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July 01, 2016

Contactless Ticketing to Support 300 Million Users by 2021

In its latest report, “Mobile & Online Ticketing: Transport, Events & NFC 2016-2020,” Juniper Research reports that approximately one in every five users of rail, buses, airlines, and attendees of entertainment venues could use contactless ticketing through their smartphones or wearable devices by 2021.

Nearly 300 million users could begin to rely on mobile payment and validation of their transportation and entertainment ticket stubs, Juniper noted. Although the primary use of smartphones and smart watches is expected to be validation – differentiated from purchase of those same tickets – both elements of the system are expected to find their way into the mobile arena. Patrons should become more comfortable with using their digital devices at regular intervals and for special events, even if they continue to pay for higher-value stubs (anything above the price of a bus ticket, the report notes) strictly from mobile phones or home computers.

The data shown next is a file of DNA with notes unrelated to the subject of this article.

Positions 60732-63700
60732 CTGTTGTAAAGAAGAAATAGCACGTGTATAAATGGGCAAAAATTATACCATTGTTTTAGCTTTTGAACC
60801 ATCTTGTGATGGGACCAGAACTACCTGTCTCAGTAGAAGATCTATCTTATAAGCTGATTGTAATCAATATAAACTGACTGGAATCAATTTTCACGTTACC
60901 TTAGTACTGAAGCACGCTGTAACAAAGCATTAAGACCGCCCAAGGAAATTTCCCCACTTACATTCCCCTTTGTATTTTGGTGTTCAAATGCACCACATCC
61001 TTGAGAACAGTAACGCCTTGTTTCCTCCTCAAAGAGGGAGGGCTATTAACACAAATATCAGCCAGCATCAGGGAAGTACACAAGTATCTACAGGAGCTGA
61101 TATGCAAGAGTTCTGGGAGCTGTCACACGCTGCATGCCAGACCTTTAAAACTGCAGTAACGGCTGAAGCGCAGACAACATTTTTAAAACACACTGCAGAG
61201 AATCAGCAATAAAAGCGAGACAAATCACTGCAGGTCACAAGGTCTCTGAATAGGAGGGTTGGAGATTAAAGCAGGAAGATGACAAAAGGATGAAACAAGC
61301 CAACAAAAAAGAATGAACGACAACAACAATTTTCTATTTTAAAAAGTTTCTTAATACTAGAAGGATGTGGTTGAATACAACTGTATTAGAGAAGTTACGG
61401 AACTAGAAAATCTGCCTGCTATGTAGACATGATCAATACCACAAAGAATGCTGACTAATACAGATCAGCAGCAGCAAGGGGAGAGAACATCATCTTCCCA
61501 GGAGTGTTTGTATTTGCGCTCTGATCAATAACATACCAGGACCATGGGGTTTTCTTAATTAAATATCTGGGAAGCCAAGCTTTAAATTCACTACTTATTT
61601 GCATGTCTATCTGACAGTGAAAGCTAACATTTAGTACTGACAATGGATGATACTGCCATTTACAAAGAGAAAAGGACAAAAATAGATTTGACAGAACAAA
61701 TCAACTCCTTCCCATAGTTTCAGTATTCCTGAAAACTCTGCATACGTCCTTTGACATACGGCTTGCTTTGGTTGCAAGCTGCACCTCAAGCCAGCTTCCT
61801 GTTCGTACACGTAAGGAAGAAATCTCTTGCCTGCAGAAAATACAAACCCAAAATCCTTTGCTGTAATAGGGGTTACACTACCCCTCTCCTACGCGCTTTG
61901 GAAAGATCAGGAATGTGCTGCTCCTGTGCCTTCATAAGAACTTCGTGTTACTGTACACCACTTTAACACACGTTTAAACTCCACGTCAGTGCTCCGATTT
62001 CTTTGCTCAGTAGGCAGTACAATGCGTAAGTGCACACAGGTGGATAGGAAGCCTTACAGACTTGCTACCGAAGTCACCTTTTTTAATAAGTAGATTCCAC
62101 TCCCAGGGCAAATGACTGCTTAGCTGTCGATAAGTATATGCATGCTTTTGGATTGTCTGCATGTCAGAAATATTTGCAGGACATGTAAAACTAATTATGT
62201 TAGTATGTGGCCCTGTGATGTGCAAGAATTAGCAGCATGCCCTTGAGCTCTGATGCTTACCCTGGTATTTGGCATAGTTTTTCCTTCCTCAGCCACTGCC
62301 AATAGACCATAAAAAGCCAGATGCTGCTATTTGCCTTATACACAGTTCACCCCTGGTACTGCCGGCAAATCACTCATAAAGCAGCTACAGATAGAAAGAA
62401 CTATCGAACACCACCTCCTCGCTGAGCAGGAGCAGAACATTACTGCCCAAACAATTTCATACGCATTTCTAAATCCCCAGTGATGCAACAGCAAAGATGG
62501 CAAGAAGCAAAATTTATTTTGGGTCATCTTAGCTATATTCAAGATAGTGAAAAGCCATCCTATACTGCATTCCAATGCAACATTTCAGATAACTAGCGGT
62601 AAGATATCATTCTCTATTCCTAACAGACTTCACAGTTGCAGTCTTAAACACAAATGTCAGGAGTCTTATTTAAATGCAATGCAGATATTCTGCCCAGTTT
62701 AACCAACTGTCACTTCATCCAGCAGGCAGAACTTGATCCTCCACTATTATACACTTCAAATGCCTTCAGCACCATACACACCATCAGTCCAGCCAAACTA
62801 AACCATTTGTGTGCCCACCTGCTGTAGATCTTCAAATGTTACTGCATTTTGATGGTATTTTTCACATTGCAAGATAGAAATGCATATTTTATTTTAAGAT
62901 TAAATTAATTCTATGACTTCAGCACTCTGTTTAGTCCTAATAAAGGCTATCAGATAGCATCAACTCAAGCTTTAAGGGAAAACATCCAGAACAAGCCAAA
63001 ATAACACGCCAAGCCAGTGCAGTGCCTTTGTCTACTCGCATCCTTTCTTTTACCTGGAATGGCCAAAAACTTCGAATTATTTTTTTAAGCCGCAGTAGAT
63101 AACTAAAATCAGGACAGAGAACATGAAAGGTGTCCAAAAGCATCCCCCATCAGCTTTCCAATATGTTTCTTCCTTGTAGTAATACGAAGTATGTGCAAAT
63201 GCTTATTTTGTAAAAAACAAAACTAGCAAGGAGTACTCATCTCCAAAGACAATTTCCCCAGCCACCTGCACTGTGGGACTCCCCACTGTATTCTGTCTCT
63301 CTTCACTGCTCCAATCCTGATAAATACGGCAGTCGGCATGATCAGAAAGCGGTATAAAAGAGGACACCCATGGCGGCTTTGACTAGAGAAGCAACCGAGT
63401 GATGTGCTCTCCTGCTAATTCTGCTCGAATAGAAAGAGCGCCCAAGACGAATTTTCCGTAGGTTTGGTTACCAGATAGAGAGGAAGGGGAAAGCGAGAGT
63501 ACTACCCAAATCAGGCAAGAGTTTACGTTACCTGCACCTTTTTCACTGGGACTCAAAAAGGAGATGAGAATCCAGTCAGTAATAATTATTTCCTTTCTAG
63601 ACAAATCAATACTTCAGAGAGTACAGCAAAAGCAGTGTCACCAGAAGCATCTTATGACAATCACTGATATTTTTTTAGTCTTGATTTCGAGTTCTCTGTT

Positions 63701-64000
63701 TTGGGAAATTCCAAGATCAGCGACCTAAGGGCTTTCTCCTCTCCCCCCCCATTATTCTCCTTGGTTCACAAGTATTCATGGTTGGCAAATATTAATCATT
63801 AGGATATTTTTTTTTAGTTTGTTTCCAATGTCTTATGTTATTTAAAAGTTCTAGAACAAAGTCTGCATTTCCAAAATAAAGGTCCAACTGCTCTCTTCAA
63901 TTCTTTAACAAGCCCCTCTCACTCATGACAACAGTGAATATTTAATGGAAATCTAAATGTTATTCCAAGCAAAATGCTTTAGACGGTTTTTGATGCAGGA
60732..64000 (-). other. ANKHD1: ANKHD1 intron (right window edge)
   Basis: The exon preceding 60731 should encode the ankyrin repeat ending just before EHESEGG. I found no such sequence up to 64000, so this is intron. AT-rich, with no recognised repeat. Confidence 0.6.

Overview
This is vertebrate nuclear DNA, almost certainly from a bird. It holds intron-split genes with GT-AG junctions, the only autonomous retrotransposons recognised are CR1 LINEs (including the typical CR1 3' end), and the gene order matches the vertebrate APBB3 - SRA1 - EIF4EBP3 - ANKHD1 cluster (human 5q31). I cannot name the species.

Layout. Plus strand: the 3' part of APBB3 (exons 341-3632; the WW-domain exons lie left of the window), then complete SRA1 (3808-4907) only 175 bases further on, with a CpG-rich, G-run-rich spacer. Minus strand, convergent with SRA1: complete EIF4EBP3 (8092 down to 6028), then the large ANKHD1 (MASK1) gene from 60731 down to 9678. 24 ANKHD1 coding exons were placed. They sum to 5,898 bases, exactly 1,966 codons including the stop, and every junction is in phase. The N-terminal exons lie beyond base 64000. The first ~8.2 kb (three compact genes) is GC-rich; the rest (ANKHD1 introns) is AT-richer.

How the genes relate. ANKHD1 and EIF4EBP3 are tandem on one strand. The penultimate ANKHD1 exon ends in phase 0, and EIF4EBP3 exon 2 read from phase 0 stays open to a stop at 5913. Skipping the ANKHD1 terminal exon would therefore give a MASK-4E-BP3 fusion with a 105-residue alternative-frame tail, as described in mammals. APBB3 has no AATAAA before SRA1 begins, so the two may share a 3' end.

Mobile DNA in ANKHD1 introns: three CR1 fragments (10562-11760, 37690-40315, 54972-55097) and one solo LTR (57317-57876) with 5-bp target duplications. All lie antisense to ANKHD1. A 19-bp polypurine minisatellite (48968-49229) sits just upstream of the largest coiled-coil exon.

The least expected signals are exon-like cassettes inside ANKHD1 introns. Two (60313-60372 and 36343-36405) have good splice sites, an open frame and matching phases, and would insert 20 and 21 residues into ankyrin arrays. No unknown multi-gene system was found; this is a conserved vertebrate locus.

Companies such as StubHub, American Airlines, and Expedia involved in entertainment and travel will reportedly focus on the smartphone as their devices of choice, it does not appear that they will leave wearables behind. The report’s author, Nitin Bhas, commented that one of the most important aspects of this development is the offering of multiple channels: offering customers ways to get what they prefer.

“This means that ticketing providers are presenting a multi-channel ticketing offering to their omni-channel customers, thereby providing a seamless and integrated experience,” Bhas said.

Airlines, according to Bhas and fellow researchers at Juniper, want near-field communications to replace paper ticket stubs in the boarding process. The industry, however, has moved slowly in its implementation of near-field communications. It could eventually make the processes of checking baggage and passing through security checks much easier by using the wealth of personal information customers can gather on their phones. Individual airlines’ apps could request the information they need when tickets are purchased through those same apps; then the apps should have and easier time working for individual flyers, not against them.

Many airlines still reportedly sit in testing stages with their electronic boarding passes, though some have jumped the gun to get an advantage on the competition. This TMC author, at least, saw it work with positive effect this past winter. Perhaps more the industry will be immersed in contactless ticketing and information sharing come the early years of the next decade.

Edited by Stefania Viscusi

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